The two stones, which are located in a park in Queens Plaza called Dutch Kills Green, are estimated to be at least 200 hundreds years old and possibly a relic from a mill that once operated nearby, according to Bob Singleton of the Greater Astoria Historical Society.
Singleton said he was notified by a community member of the vandalism last week. A photo he snapped of the vandalized millstone shows it was tagged with the word "Patria," in its center, and someone wrote the word "choky" numerous times in what appears to be marker.
The Parks Department removed the graffiti Friday morning, a spokesman said, "using methods recommended by our art and antiquities conservators." The department has notified the NYPD and planned to file a police report of the incident.
But Singleton says the vandalism is further proof that the millstones should be moved from the park to an indoor space where they can be preserved — something he's been pushing for years.
"It's just another chapter in an ongoing problem that hasn’t been solved," he said, saying this is the second time in recent months members of the community have noticed damage — a chunk was discovered missing from one stone a few months back.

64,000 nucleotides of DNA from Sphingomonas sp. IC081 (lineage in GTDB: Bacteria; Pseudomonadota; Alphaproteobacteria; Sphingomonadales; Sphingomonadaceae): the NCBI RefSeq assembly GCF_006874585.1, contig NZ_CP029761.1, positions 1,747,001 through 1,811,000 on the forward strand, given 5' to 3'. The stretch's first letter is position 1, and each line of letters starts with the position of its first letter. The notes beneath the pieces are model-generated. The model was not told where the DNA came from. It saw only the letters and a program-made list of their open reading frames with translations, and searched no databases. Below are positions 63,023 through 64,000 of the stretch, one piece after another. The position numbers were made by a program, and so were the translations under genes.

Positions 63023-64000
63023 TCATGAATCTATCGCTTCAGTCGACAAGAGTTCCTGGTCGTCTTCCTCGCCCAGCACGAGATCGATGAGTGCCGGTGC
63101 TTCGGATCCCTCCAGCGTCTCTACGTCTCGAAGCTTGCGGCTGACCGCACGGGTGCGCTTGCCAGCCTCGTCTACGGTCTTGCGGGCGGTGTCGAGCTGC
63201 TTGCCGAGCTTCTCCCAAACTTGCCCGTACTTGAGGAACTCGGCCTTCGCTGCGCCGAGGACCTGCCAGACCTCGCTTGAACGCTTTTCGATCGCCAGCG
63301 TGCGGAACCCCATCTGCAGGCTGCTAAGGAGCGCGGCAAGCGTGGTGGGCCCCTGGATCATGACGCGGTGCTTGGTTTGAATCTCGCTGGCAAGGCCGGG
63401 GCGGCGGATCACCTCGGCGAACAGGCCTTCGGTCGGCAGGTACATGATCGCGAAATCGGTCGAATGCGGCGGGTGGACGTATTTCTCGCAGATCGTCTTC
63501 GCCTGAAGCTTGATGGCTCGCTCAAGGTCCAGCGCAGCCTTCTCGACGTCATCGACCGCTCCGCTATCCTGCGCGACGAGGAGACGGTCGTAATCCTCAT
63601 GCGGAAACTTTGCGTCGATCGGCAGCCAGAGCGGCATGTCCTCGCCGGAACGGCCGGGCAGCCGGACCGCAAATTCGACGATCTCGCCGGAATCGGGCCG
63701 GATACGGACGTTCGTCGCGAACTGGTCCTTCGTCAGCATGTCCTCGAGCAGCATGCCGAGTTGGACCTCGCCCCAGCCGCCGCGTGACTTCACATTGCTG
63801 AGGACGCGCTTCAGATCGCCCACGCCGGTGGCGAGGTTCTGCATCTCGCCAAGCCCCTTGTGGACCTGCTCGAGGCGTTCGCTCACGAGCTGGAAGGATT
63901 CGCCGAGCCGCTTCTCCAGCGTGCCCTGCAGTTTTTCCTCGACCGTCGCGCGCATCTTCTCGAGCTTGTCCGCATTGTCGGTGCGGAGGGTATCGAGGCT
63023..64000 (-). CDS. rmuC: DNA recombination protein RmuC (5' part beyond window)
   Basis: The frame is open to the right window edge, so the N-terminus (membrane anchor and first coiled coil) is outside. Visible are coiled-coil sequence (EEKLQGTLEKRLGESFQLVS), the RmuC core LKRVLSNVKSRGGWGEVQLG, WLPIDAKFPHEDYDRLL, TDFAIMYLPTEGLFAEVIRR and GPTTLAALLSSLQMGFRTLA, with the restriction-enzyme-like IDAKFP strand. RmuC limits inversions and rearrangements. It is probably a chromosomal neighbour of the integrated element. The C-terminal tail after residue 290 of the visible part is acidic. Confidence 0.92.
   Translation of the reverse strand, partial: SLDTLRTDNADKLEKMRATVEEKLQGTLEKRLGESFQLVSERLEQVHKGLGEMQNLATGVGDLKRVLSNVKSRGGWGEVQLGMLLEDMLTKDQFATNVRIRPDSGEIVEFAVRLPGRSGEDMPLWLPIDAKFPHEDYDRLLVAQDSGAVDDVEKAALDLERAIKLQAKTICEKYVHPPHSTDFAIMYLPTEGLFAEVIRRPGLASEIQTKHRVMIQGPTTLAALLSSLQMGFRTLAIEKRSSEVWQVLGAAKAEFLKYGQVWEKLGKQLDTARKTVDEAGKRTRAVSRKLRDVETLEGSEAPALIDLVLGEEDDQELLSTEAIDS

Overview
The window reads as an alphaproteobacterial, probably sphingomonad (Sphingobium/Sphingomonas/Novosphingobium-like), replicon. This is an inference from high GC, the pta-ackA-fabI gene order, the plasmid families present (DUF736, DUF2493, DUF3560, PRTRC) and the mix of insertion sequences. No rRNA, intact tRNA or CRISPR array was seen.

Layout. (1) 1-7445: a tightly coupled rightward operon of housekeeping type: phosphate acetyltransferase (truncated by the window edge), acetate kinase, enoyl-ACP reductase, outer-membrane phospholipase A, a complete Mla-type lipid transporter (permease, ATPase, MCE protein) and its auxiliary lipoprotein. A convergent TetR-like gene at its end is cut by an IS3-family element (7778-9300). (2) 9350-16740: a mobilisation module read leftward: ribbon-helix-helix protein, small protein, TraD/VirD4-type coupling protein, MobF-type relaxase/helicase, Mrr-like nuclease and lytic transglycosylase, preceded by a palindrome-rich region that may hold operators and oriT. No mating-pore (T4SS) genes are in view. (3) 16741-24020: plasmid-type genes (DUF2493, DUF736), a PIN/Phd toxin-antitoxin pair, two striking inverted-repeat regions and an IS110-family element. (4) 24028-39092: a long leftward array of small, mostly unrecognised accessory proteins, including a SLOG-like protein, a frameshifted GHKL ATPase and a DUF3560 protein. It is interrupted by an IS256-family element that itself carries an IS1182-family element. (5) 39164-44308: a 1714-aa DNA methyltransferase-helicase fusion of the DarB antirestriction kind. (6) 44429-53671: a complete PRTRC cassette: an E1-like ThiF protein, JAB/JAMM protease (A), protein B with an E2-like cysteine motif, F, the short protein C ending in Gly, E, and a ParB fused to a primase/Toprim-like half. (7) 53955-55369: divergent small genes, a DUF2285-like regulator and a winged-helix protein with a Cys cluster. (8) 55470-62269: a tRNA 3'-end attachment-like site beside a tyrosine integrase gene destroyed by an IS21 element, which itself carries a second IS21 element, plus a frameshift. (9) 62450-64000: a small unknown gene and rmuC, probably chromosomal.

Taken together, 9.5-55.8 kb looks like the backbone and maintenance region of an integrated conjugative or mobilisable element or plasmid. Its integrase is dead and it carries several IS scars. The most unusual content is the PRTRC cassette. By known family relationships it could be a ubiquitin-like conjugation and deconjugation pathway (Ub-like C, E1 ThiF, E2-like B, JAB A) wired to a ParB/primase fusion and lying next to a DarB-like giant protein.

"That they’ve been cleaned up doesn't give me assurance," Singleton said. "If anything, the recent history of these millstones since they’ve been taken from their location has unfortunately proven us correct in being concerned for them."
Singleton says he wants to sit down with city officials to come up with a solution before the stones get damaged again.
The Greater Astoria Historical Society has offered to house the artifacts, where they could be studied by experts and put on view for the community, Singleton said.
They've also offered to help find replicas of the relics for the park, so the historical significance of the items could still be on display there.
Though the exact origins of the stones are unknown, Singleton believes they came from a tide mill that used to operate in what is now the Sunnyside Rail Yards, where they were used to crush wheat to make flour.
They were preserved by a local family after the mill was torn down in 1860, and were later embedded in the sidewalk in front of the former Long Island Savings Bank in Queens Plaza. The city decided to put the stones on display in Queens Plaza when it was renovated a few years ago.
Singleton and other community members fought to have the stones moved during that time, as construction of the plaza was going on. The millstones were moved temporarily to a nearby library, but were moved outdoors again when Dutch Kills Green opened.
Singleton says the current location makes the artifacts vulnerable not only to vandalism but to the elements — the cold, the heat, and pollution from a bus stop nearby.
"They really need to be indoors, and need to be inspected by experts," he said.